Of course, I may well be romanticising this family, but the documentary evidence does provide a lot of detail not only of Northumbrian aggression, but murder.
On that note, I should probably mention that matters were further complicated by the marriages of some of Penda’s children to members of the Northumbrian dynasty. It’s reported in a matter of fact way in the history books, but even all those years ago in that dusty room in North London, I found myself wondering what that must have been like for the people concerned. When your parents are at war with your in-laws, and have arranged the murder of members of your family, it must make the medieval equivalent of Christmas dinner rather awkward (especially if some of you are busy celebrating Yule instead…)
Penda’s legacy was long-lasting, and I think his children – all nine of them – did him proud. They ruled, either kingdoms or sub-kingdoms, they founded monasteries, they became saints.
Integrity, hatred of hypocrisy, steadfast. Even judged by the standards of his own time, Penda seems to be sitting slightly higher up in the moral high ground. When your enemies, however grudgingly, praise your qualities, that makes you intriguing. In my book, anyway. Literally.
The two books in the Tales of the Iclingas Series:
Cometh the Hour tells the story of the last pagan king of Mercia, Penda, his struggles to achieve and maintain independence from the aggressive kingdom of Northumbria, and his quest to avenge his kin, especially his womenfolk.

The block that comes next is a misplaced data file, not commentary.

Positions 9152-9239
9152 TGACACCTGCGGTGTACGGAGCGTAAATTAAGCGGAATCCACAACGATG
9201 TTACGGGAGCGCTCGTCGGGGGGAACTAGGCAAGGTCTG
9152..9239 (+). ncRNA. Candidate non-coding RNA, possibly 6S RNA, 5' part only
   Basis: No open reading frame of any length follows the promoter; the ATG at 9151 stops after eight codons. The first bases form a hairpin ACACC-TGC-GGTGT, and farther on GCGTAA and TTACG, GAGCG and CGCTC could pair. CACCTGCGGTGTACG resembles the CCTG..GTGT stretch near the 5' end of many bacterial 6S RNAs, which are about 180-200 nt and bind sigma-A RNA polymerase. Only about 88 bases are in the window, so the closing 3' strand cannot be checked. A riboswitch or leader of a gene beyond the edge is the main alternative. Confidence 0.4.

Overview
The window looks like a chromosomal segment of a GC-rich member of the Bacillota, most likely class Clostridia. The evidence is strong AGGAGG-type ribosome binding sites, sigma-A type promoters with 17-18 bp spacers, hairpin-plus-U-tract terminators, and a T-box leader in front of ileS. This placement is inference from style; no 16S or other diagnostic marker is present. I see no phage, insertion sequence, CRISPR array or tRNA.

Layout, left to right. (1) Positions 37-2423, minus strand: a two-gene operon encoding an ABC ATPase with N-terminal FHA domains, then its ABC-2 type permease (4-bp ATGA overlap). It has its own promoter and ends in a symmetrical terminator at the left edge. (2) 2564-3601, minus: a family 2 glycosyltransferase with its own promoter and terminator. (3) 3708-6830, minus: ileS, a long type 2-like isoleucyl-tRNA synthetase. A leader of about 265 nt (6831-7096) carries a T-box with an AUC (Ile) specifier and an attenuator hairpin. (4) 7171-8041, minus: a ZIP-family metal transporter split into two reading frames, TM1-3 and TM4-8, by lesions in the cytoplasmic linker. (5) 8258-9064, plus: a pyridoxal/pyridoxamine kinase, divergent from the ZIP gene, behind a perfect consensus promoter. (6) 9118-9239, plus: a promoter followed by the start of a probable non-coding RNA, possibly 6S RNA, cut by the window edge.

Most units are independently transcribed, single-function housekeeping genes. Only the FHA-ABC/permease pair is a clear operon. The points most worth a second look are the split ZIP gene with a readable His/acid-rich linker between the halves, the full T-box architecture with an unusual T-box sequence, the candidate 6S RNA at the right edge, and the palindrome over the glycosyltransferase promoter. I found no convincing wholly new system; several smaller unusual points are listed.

Now, in The Sins of the Father, Penda’s sons have come of age, as have the children of his nemesis in Northumbria. All of them are affected by their fathers’ antipathy. The new novel tells the stories of the members of this next generation, and how they try either to emulate their fathers, or plough their own paths, and how this leads to tension and, ultimately, war.
Of course, wars are not always fought by men on the battlefield, and for all involved, the stakes are high and even victory demands a heavy price.
Thank you, Annie, for this wonderful post – and yes, your affection for Penda shines through, but in a good way.
I have recently read Sins of the Father, and I just loved it! So here follows my gushing review:
We are in Mercia. It is late in the 7th century. The hall is dim and shadowed, the Mercians are still licking their wounds after their defeat at the battle of Winwaed—a battle which also cost their king, Penda, his life. Since then, his family has been dispersed, two of his surviving sons hidden away, some of his daughters missing, and as to his wife, well it seems the brave Derwena is dead, cruelly murdered by the victorious Oswii, king of Northumbria.